The works of Thomas Moore, comprehending all his melodies, ballads, etc, Volume 6 (Google eBook)

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1823
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Page 78 - Sirs, ye know that by this craft we have our wealth ; moreover, ye see and hear, that not alone at Ephesus, but almost throughout all Asia, this Paul hath persuaded and turned away much people, saying, that they be no gods which are made with hands. So that not only this our craft is in danger to be set at nought...
Page 12 - All the penal laws of that unparalleled code of oppression, which were made after the last event, were manifestly the effects of national hatred and scorn towards a conquered people ; whom the victors delighted to trample upon, and were not at all afraid to provoke. They were not the effect of their fears but of their security. They who carried on this system, looked to the irresistible force of Great Britain for their support in their acts of power.
Page 12 - The new English interest was settled with as solid a stability as anything in human affairs can look for. All the penal laws of that unparalleled code of oppression, which were made after the last event, were manifestly the effects of national hatred and scorn towards a conquered people ; whom the victors delighted to trample upon, and were not at all afraid to provoke.
Page 52 - The boundaries on both sides are fixed and immovable. He jumbles heaven and earth together, the things most remote and opposite, who mixes these two societies, which are in their original, end, business, and in everything perfectly distinct and infinitely different from each other.
Page 51 - Yes, — rather plunge me back in Pagan night And take my chance with Socrates for bliss., Than be the Christian of a faith like this, Which builds on heavenly cant its earthly sway, And in a convert mourns to lose a prey...
Page 173 - To sigh, yet feel no pain, To weep, yet scarce know why ; To sport an hour with Beauty's chain, Then throw it idly by ; — To kneel at many a shrine, Yet lay the heart on none ; To think all other charms divine, But those we just have won ;— This is love— careless love — Such as kindleth hearts that rove. To keep one sacred flame Through life, unchill'd...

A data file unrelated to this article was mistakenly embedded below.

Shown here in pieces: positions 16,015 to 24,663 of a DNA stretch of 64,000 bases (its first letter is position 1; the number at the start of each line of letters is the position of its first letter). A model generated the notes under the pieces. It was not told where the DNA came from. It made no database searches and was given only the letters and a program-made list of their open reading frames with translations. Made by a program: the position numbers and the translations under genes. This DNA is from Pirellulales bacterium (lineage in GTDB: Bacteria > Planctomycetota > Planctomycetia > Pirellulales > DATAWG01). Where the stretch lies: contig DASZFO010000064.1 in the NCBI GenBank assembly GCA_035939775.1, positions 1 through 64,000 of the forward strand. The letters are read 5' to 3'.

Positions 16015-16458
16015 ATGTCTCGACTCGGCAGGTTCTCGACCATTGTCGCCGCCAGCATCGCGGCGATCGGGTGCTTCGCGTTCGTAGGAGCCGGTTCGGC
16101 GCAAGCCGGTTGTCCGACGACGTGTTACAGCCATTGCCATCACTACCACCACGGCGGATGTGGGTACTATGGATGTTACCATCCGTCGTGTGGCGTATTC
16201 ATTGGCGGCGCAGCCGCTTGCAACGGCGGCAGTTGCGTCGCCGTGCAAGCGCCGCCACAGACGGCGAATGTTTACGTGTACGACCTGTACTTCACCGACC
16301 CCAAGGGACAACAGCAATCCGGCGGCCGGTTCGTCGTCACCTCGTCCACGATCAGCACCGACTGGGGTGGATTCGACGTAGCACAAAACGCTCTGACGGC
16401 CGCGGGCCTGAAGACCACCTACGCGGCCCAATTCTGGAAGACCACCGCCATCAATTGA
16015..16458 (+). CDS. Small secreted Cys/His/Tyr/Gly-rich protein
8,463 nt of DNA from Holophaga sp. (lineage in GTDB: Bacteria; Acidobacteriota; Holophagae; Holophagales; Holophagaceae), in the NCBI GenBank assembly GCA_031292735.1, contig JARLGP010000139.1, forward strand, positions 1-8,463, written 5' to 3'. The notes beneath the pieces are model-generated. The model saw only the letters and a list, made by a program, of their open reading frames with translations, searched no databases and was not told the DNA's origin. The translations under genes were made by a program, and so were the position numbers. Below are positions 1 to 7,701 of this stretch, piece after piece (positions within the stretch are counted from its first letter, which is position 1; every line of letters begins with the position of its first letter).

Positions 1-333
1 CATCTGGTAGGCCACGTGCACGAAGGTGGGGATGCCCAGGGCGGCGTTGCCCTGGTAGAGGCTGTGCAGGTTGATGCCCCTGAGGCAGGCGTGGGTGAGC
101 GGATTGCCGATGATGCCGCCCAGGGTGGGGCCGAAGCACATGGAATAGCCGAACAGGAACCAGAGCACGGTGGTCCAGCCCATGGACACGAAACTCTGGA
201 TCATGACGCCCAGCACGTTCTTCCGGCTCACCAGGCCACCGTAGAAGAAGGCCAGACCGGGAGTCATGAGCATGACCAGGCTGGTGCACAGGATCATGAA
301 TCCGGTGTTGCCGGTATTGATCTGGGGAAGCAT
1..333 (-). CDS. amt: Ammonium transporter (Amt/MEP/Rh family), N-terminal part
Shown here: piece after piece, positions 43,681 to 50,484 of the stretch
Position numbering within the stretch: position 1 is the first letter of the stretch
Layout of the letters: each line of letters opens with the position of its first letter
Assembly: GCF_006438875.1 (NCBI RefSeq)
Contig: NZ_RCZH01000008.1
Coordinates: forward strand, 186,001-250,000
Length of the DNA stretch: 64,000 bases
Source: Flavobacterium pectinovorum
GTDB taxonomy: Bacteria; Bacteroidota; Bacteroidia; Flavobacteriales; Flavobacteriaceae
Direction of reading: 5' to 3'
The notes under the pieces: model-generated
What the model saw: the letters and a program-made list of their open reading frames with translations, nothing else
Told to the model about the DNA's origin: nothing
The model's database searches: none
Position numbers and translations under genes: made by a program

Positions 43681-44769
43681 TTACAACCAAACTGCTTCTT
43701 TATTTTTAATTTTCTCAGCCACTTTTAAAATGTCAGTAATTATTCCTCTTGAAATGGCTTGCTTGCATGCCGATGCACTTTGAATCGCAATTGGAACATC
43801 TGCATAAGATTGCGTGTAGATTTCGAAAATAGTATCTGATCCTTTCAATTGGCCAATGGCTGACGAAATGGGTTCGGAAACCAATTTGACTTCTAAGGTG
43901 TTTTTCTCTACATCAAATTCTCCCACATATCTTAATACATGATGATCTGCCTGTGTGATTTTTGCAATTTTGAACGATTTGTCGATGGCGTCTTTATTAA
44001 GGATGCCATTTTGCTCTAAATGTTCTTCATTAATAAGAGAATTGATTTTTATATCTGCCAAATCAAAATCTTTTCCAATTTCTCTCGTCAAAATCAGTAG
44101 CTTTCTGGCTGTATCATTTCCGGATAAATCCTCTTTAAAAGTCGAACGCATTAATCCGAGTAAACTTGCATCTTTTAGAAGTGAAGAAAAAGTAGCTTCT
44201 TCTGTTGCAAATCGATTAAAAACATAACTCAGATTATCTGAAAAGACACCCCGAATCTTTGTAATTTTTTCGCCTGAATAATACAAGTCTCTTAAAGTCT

Page 187 - Oh! oh! Orator Puff! One voice for one orator's surely enough. But he still talked away, spite of coughs and of frowns, So distracting all ears with his ups and his downs, That a wag once, on hearing the orator say My voice is for war, ask'd him, which of them, pray ? Oh ! oh ! &c.
Page 187 - One voice for one orator's surely enough. But he still talked away spite of coughs and of frowns, So distracting all ears with his ups and his downs, That a wag once, on hearing the orator say, " My voice is for war," ask'd him, " Which of them pray ?
Page 73 - But light, heat, whiteness, *C9»4 or coldness, are no more really in them than sickness or pain is in manna. Take away the sensation of them; let not the...
Page 53 - They attacked Montague, one of the king's chaplains, on account of a moderate book, which he had lately composed, and which, to their great disgust, saved virtuous catholics, as well as other Christians, from eternal torments.

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